Avoid Assembly Hassles

Skid-mounted systems can minimize construction headaches and expedite projects.

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Onsite construction is used to build or expand most process plants. Whether the project is done in-house or outsourced, the sequence of work is similar: design, facility construction and modification, and process or system construction and installation.

However, a growing number of companies today are turning to turnkey, automated, skid-mounted systems and modules. The systems may offer a host of advantages, reducing overall costs and project timeframes, when compared to onsite construction.

Keeping, and using, secrets

One key attraction for skid-mounted systems is that they allow operating companies to take advantage of a vendor's proprietary or patented technology. Many "skid builders" have spent an extensive amount of time developing their processes, and only make these innovations available with their skids.

For instance, when I worked for a skid builder from 1986 to 1991, the company had developed a patented software system to perform closed-loop control of sulfur trioxide injected into the exhaust stack of coal-burning power plants. The only way we allowed customers to get this technology was via purchase of skid-mounted units.

Other skid builders have similar stories. "We have over 60 years of experience providing spray systems for virtually every industry. Our understanding of spray applications led us to develop patent-pending control system software specifically for spray applications," says Bill Kohley, the vice president of Wheaton, Ill.-based AutoJet Technologies.

Although many industries use spray systems, these systems are a specialized niche and are generally not a primary plant process. So they are ideal for outsourcing to a skid builder. "Our engineers spend a lot of time in customer plants, and they continually see problems like overspray of expensive coatings, misting, and product rejects. Most customers do not have the background in spray technology to develop effective spray system software," adds Kohley.

Mobile Process Technology (MPT), Memphis, Tenn., has similar reasons for offering its advanced separation technologies on skids. MPT's advanced separation technologies (Fig. 1) provide waste-stream elimination, resource recovery, and remediation to the chemical, petrochemical, polymer, pharmaceutical, and general manufacturing industries.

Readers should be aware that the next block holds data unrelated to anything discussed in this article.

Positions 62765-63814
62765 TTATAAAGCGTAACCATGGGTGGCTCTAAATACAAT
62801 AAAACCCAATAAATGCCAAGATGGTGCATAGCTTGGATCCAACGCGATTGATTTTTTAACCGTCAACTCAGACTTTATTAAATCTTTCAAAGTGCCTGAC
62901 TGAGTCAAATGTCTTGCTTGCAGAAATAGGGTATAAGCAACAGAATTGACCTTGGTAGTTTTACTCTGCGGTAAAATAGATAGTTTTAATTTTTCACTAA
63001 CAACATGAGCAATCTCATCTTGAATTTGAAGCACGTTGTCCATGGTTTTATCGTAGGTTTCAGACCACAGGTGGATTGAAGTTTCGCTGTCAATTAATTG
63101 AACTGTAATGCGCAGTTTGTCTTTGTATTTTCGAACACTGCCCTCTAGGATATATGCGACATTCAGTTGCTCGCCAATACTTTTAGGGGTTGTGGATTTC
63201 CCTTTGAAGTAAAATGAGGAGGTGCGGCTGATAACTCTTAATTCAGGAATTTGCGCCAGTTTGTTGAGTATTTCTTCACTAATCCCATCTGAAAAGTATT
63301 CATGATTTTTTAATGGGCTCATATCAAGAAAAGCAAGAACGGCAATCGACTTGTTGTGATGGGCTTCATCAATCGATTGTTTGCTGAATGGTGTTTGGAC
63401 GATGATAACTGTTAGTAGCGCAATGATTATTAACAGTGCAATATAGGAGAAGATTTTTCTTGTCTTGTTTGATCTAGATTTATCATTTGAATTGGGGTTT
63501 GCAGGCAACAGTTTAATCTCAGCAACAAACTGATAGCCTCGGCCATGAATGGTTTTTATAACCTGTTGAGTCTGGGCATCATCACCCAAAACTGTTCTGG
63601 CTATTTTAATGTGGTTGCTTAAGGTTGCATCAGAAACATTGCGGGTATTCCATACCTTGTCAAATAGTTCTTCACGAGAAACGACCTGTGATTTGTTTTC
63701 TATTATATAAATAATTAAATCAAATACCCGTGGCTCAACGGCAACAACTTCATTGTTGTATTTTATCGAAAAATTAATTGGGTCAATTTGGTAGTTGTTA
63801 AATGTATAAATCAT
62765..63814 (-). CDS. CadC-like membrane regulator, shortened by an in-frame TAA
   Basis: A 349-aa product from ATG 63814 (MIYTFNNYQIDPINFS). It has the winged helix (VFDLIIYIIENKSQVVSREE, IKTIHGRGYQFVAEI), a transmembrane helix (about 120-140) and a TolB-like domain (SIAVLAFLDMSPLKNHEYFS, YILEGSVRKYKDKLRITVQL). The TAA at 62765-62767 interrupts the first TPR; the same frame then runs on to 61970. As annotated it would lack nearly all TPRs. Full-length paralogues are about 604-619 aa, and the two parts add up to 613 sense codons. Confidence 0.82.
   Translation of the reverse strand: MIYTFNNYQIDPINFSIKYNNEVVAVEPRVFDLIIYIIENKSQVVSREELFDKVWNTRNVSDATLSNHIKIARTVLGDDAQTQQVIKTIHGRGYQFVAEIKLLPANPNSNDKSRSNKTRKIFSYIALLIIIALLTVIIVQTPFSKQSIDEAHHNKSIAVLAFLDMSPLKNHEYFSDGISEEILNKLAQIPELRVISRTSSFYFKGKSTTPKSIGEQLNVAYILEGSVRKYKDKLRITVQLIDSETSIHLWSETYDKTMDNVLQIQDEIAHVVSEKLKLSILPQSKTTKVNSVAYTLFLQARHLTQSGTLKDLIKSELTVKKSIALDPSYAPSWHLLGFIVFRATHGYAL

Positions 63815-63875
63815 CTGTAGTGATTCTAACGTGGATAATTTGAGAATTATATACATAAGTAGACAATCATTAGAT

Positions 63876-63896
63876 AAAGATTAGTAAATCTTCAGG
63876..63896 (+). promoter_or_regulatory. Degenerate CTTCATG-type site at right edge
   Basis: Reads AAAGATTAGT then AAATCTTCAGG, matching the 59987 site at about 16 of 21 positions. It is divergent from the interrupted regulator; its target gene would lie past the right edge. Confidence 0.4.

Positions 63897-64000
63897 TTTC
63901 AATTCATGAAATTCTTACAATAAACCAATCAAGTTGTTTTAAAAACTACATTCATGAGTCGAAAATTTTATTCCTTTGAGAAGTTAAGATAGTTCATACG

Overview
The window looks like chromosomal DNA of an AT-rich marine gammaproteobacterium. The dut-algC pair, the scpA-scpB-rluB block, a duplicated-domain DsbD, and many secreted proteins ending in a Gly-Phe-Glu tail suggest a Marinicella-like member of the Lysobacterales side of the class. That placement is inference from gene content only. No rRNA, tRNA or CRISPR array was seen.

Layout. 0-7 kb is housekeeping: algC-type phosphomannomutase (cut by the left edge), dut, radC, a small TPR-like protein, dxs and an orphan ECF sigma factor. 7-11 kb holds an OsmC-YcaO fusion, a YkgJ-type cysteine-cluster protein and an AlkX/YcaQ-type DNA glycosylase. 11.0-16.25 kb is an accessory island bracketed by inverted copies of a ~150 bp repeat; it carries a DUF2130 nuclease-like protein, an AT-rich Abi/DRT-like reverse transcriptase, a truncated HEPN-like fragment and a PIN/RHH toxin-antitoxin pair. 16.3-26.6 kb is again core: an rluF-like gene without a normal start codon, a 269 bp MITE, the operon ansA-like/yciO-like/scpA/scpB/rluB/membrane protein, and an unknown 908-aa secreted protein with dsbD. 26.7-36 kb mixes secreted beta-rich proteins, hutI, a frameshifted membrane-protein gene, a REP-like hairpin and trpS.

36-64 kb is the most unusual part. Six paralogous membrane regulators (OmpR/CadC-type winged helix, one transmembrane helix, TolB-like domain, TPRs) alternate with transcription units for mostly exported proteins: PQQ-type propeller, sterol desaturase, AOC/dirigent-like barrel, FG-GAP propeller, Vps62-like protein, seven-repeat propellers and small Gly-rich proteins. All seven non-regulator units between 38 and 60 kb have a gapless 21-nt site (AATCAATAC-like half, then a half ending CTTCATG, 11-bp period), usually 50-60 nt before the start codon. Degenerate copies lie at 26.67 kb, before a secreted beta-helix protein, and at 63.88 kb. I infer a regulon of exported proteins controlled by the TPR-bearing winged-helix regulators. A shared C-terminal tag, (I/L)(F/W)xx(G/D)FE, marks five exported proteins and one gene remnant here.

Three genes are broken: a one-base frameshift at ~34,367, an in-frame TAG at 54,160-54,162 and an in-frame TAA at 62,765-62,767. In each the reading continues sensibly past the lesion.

Figure 1: Delivery & Pick-Up


Mobile Process Technology's proprietary separation technologies provide waste-stream elimination, resource recovery and remediation to many industries. The skid-mounted units often are leased to customers.

Offsite offers benefits, but requires up-front planning

Having a system built offsite provides a number of advantages, particularly in construction safety. The ideal way to reduce the number of OSHA-recordable incidents is to reduce on-site construction hours. Off-site construction in the controlled environment of a skid builder facility should be safer than similar work performed at an operating plant.

Labor efficiency is another benefit of off-site construction. Operating plants introduce a host of inefficiencies including security gate check-in, compliance with union work rules, work-permit procurement, and coordination with plant operations and other crafts. This means that a craftman's 8-hr day at an operating industrial plant typically translates into no more than six hours of productive time at the actual work site.

Not only can off-site craftsmen devote more hours to actual work, they are often more efficient because they work on the same types of systems every day. "Skid-builder personnel are extremely efficient because they are always building similar equipment," says Flemming Larsen, automation project manager for Novo Nordisk Engineering (NNE) in Copenhagen. "Skid builders often use an assembly-line approach to manufacturing, which is much faster and less expensive than on-site custom and one-off construction."

NNE designs and builds pharmaceutical plants, and uses pre-built skids and modules whenever possible (Fig. 2). When skids are used in new construction projects, overall construction time can be greatly reduced. "Buildings and utilities can be constructed while skids are being built instead of waiting until the building is ready for occupancy and then starting construction," adds Larsen. "On a recent project, this trimmed the schedule from 32-36 months to 18 months."

Figure 2: Parallel Processing

Novo Nordisk Engineering designs skids and modules in pharmaceutical plant construction whenever possible. A recent project schedule was trimmed from 36 months to 18 months because module-building was done in parallel with facility building.


Reliance on skid builders also reduces on-site interference among different processes and systems. "When construction takes place on-site, it is often necessary to construct separate systems in a more sequential fashion as compared to off-site skidded systems, which can all be built at the same time," adds Larsen.

When processes must be added to existing plants, skid-mounted systems are often the only good answer. Houston-based Hutchison-Hayes' centrifuge skids (Fig. 3) are often purchased for installation on operating oil-production platforms. "The very nature of this business environment dictates that the equipment have an efficient skid-mounted modular design in order to be integrated into the drilling system with as little effort as possible," observes Gary Hensley, executive vice president of Hutchison-Hayes.

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